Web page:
October 27, 2008

Paul Ford

Eleven pub records for NZ to chase in Dhaka

Paul Ford

New Zealand were embarrassingly scratchy in the first Test against Bangladesh at the magnificently named Bir Shreshtha Shaheed Ruhul Amin Stadium in Chittagong. Redemption can be achieved this week, assuming the rain abates at some point. How? Not by drubbing the "Bangla-Dashers", no, no, no.

Instead I have kicked out Lindsay Crocker and John Bracewell and personally chaired a brutally honest team meeting at the Black Caps’ Dhaka Hilton Hotel. Specific challenges have been issued to each and every player, demanding that they launch an assault on a particular world record and get their names embroidered onto a list somewhere in the Cricinfo archive. Each is a record they will be proud to talk about in the pub whenever they get the chance.

Aaron "Son of Rodney" Redmond: Takes gold in the "slow batting by runs scored" category. He makes it through the first session of the Test - 120 minutes - and goes for a sumptuous lunch of jet planes and pasta, pumped up and on 0*. In the process, Christchurch financier Geoff Allott is knocked off the top of the chart. Against South Africa in 98/99, Allott memorably failed to trouble the scorers for a staggering 101 minutes.

Jamie How: Becomes only the second New Zealander after the maestro Glenn Turner (who did it twice) to carry his bat through a completed Test match innings.

Jesse Ryder: Hits 118 and is the first New Zealander to ever make that score. He is tragically run out attempting the first single of his innings.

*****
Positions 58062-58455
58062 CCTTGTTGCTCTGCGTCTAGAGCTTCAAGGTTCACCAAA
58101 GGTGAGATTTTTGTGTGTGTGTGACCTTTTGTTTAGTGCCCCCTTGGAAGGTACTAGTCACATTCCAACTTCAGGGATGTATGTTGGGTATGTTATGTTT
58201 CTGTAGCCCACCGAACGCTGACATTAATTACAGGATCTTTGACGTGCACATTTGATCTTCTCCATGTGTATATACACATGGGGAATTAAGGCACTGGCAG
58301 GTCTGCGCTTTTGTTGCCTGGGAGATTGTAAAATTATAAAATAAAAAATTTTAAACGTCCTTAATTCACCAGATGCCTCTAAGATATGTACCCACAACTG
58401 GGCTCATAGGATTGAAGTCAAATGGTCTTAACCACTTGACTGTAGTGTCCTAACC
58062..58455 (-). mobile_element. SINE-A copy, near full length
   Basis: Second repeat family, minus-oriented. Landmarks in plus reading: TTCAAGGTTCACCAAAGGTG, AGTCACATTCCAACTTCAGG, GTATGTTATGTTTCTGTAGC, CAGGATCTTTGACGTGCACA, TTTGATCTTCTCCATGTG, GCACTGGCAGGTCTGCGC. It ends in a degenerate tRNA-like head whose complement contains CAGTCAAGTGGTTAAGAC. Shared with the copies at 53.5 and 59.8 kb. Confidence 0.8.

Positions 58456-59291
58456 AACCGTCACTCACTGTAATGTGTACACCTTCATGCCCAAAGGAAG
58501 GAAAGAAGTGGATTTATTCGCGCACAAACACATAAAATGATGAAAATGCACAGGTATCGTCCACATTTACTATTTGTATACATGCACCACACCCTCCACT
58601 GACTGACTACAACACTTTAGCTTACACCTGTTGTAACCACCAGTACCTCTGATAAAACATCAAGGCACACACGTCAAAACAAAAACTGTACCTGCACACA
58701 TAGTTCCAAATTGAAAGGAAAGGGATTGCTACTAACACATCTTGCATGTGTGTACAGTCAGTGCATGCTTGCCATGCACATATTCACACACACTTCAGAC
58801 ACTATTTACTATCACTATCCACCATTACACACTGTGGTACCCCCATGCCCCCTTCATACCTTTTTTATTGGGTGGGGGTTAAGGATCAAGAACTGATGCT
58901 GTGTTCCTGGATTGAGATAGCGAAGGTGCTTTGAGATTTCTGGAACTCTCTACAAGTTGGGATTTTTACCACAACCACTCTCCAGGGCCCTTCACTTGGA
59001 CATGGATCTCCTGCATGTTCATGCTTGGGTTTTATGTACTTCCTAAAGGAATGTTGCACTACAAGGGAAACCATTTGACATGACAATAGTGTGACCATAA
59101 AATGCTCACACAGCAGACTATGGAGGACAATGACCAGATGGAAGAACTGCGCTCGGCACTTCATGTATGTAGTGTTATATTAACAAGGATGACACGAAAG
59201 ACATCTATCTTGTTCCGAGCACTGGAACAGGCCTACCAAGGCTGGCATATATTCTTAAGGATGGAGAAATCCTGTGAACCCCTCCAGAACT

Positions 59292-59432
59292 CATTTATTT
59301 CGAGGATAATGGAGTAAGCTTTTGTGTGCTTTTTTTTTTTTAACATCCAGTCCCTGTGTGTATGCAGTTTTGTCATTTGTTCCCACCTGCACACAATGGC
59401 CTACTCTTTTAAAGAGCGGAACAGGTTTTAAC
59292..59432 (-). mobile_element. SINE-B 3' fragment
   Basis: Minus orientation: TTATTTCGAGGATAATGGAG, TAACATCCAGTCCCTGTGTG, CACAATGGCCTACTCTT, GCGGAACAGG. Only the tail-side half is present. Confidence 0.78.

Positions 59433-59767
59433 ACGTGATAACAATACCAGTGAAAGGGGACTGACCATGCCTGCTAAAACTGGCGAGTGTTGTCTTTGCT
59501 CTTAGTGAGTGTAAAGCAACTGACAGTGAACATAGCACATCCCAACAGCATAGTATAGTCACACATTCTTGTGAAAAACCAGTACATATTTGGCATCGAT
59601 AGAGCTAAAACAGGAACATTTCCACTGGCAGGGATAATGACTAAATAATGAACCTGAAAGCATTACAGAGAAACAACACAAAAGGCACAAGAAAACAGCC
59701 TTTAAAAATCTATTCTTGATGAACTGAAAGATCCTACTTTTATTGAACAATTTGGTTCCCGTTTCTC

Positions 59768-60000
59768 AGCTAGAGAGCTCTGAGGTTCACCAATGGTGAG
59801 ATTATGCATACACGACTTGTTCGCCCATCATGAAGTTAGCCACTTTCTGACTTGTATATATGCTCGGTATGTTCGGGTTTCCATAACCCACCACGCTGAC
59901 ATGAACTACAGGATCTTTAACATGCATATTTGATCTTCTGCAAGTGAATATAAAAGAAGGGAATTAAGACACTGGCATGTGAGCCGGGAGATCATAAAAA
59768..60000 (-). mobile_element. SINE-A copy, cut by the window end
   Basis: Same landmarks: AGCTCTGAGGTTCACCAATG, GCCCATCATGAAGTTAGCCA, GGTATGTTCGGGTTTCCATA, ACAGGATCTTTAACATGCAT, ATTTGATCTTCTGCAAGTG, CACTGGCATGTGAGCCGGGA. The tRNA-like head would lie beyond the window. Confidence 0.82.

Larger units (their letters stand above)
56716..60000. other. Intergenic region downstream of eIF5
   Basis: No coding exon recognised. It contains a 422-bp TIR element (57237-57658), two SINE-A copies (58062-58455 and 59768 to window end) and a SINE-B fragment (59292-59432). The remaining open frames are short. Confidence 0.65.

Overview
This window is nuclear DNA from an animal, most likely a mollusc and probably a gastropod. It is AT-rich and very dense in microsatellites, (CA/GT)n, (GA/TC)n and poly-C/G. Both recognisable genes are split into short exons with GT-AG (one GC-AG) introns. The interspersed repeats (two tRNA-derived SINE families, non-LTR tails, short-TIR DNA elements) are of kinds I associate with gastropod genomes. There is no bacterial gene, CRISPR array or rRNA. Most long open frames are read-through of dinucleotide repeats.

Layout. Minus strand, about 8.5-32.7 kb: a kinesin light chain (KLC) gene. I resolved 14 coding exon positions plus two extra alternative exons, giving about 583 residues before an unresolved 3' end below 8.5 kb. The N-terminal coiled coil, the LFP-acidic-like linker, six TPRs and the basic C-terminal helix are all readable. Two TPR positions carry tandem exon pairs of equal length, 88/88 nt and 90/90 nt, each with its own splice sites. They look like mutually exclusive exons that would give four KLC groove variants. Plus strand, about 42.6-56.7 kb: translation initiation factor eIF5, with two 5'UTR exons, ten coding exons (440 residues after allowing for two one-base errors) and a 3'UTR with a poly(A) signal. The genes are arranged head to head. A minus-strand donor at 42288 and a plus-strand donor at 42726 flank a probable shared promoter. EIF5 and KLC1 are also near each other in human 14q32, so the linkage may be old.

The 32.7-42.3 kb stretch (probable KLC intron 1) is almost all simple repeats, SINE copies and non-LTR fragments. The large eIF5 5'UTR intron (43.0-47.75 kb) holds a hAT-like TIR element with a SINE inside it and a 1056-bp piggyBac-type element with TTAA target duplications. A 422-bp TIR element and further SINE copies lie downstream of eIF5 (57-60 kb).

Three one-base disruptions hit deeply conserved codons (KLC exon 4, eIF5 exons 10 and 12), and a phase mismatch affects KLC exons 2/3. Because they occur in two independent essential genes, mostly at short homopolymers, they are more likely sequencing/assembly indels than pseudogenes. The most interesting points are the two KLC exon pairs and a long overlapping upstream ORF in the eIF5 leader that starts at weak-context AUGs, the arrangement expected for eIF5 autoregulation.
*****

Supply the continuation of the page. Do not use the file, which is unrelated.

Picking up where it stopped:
Ross Taylor: Most fours off consecutive balls. He bashes eight to eclipse the seven smoked by Jayasuriya, Sarwan and Gayle - all players that echo the KFC Kid's approach to batting. Father of Aaron, Rodney Redmond, holds the New Zealand record - blazing five in a row against Majid Khan at Eden Park during "that" innings of 107 on debut.

Brendon McCullum: It meant that just a la indoor cricket there are shattered stumps and vociferous appeals almost every ball, but that’s what Baz needed to do to effect seven stumpings and sneak past India's Kiran More who snared half a dozen back in 1988 against the West Indies.

Daniel Flynn: Becomes the first New Zealander to be out "handled the ball" as an instinctive move to protect his expensive Mancunian orthodontic work goes horribly awry.

Grant Elliott: Blazes 271 at No. 7 to mow down one of Bradman's remaining 1001 cricket records. He doesn't score them quite as elegantly or quite as quickly as the man he replaces on the list.

Daniel Vettori: Slashes backward of point, then delivers a series of top-spin forehands through mid-off to make it through to 202, relegating Jason Gillespie's incredible effort to second in the list of monstrous knocks by a nightwatchman.

Kyle Mills: Grabs 8 for 107 to surpass the best ever bowling effort against Bangladesh by Stuart MacGill (8 for 108) back in 2006. MacGill has a whinge when he hears news his record has been flushed away, saying Bangladesh were a lot weaker this year.